When hearing "fertility treatment", many automatically think of the very expensive, very invasive IVF treatment. Well, we did. And we were reluctant to follow this route, even after 4 years of trying. But when a friend told us about artifical insemination, a light went up.
As I've since discovered, while IVF is no doubt a wonderful option for many couples, it certainly isn't the first line of treatment. Intrauterine insemination (or the old "articifical insemination") is a relatively inexpensive and less invasive option with a good success rate, depending on the underlying problem.
The IUI process
First, we made an appointment with a fertility specialist at a fertility clinic. The first consultation (with my husband in tow) was a lengthy one, with lots of questions asked. I'd suggest you come prepared with the dates of your last few cycles, and charts if you've been keeping any.
I was examined by the specialist, including a vaginal ultrasound to see, among other things, whether my fallopian tubes were clear, and my husband was asked for a semen monster for analysis. Specialists are looking at the sperm count (a minimum of 3 million is needed), motility (movement) and morphology (shape). He checked out okay.
My anovulatory cycles were an obvious problem and I was given Fertomid (Clomid) to stimulate follicle growth in the ovaries. It's a small white tablet that I had to take once a day from day 4 to 8 of my cycle. You could be started off on half a tablet (25mg) or the full tablet (50mg).
Depending on the underlying problem, you too may be prescribed fertility medication, including Fertomid and/or Menopur injections, Femara tablets, Fostimon injections, Gonal F injections, Lucrin (PT pack), Progynova tablets, and a quarter Disprin a day.
I was asked to return for an ultrasound scan on day 12 of my cycle to monitor the growth of the follicles. The ideal size is 16 to 18mm and mine was ready.
Blood tests: LH
Next up was a series of blood tests to determine my LH (Luteinising hormone) levels, which I had to get done early morning for the next few days at my nearest pathologist. What the specialists were looking for is a spike in LH levels, which will indicate that I was about to ovulate.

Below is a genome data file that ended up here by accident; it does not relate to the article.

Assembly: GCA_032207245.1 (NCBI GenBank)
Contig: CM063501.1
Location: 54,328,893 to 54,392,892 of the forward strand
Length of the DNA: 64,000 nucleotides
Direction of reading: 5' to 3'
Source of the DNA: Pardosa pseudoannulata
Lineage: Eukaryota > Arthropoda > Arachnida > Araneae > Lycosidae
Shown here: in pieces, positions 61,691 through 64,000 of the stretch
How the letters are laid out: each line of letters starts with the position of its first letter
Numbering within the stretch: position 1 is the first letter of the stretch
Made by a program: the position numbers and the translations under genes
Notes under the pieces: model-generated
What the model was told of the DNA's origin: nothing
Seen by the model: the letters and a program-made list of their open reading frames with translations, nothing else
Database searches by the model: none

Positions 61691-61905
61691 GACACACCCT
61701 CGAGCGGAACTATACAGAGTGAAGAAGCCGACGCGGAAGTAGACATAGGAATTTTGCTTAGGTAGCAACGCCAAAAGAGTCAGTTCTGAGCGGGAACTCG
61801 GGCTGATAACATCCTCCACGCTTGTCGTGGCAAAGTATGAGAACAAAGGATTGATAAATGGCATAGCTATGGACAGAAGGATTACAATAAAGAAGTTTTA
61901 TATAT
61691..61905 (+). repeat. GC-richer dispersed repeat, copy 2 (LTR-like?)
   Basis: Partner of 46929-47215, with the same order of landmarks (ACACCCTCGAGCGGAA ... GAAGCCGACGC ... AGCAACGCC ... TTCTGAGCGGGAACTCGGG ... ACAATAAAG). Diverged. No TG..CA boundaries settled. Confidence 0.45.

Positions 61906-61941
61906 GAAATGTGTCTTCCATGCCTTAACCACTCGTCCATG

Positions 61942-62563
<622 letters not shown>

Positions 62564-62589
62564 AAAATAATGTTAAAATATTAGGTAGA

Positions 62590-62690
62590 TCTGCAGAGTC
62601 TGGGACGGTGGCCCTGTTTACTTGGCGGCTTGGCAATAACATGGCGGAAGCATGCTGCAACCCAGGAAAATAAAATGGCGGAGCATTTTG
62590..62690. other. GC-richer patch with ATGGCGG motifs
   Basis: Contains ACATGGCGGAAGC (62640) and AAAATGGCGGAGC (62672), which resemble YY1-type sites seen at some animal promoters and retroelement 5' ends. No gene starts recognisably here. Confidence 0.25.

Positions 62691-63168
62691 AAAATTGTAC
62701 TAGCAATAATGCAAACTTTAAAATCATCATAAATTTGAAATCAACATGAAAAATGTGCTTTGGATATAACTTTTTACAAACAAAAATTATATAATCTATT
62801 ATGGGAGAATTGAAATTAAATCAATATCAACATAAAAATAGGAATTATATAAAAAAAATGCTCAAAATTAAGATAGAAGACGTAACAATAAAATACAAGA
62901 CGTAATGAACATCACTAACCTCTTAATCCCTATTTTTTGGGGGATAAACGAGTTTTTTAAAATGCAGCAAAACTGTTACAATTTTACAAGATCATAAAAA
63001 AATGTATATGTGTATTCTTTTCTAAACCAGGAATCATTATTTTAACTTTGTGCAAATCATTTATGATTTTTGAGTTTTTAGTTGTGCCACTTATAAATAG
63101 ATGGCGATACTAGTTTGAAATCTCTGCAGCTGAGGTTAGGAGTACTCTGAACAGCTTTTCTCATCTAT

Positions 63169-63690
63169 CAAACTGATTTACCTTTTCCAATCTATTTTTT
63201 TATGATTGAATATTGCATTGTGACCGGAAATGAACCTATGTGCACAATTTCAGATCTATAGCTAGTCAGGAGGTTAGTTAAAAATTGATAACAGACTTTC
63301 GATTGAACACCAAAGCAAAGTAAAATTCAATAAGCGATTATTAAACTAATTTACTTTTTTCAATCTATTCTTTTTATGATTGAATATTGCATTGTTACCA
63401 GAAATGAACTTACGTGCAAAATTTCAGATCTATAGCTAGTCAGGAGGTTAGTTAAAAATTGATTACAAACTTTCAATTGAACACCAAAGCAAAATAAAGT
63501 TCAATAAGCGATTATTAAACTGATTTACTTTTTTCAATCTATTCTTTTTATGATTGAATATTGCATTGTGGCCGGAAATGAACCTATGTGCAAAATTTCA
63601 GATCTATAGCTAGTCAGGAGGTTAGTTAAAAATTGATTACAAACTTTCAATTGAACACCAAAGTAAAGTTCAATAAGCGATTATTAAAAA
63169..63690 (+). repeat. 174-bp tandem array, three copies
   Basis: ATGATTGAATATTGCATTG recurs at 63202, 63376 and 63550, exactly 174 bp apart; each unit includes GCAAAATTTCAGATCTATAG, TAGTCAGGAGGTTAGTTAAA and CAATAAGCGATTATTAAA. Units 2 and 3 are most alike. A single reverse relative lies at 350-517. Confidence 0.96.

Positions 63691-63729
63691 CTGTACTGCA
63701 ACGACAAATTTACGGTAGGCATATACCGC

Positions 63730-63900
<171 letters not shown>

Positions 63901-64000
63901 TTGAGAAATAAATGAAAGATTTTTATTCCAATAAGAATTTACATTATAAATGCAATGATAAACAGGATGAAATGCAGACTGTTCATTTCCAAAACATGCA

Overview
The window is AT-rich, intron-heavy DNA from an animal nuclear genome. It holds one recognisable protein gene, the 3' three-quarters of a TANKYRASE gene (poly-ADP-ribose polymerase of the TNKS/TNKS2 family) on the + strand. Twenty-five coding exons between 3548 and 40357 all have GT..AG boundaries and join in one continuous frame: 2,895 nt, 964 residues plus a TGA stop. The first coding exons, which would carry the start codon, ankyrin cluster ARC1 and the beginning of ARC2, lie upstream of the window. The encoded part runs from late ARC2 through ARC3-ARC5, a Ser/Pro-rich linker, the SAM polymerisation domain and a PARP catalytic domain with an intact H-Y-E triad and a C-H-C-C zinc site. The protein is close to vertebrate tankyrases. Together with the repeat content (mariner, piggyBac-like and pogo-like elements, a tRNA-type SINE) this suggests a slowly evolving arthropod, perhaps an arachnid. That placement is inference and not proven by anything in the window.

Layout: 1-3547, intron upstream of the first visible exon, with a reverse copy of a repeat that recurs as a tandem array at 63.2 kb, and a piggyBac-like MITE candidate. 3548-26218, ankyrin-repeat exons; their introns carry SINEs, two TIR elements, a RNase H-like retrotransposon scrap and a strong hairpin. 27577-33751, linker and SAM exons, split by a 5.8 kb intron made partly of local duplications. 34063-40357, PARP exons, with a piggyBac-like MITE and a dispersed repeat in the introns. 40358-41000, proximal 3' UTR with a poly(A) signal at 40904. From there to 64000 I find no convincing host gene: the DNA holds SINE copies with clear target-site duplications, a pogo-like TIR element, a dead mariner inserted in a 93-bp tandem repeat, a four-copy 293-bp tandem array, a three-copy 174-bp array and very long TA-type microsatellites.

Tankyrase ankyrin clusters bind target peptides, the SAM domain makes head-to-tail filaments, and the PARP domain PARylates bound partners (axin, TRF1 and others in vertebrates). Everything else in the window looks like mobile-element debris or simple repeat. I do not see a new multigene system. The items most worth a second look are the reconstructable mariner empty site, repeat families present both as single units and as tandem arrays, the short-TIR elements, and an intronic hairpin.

Should your hormone levels not spike, like mine didn't, the clinic sister calls to arrange for you to have an Ovidrel or Choragon injection on a specific day and time. This injection stimulates ovulation and I could administer it myself, but I chose to go into the clinic and have it done.
An appointment for the IUI was made for 2 days later – it could also be performed the next day, depending on your hormone levels and personal history.
On the day of the IUI, my husband had to pass a semen monster into a sterile cup. The sperm then get "washed" and only the best retained for the treatment.
Around 2 hours after the semen was handed in, the IUI was performed. It's a simple procedure whereby the sperm is placed directly into your uterus. It is a bit like a pap smear: the doctor inserts a clamp to open your cervics just wide enough for a thin tube to be inserted, through which the the sperm is deposited straight to your womb. It did hurt a tiny bit but it was all over within minutes.
I was then asked to lie down for around 15 minutes, before I could get up, get dressed and get straight back to the office.
My first blood test to test for pregnancy will be on day 12 after the insemination, and if there is a positive, again on day 16.
The whole treatment costs around R4,500. Here's a break-down of what it cost us:
- First consultation: R750
- Fertomid: R110 (other medication could be up to R1,100)
- 2 Ultrasound sonars @ R550 each: R1,100
- 4 Blood tests for LH @ R140 each: R560
- Ovidrel: R360
- Preperation of sperm: R750
- Intrauterine insemination procedure: R350
- Wallace catheter: R250
- 2 Blood tests for pregnancy @ R140 each: R280
This may differ as everyone's treatment may comprise more, or less, tests and medication.
A couple having intercourse at the correct time of the month have a 10% chance of conceiving. A couple undergoing IUI with medication has a 20 to 25% chance. A couple is normally counselled to try 4 months, and to give it a rest for another 2 months if those weren't successful, before starting again.
In our specific case, IUI was successful on the second attempt.
For whom can IUI help?
IUI treatment helps women to regulate their cycles and ovulate, and then the best of the husband's sperm is inserted at the exact time of ovulation.
This means IUI can assist reproduction in cases such as when the woman's cycles are irregular or she's not ovulating (like me), and when the husband's sperm count is low, or the motility or morphology isn't ideal.
It isn't a risky procedure at all. The medication may have side effects such as moodiness (they are hormones, after all), and as with all fertility treatment the medication could stimulate more than one follicle to reach maturity, which could result in 2 eggs being released and the possibility of twins – if you consider that a risk!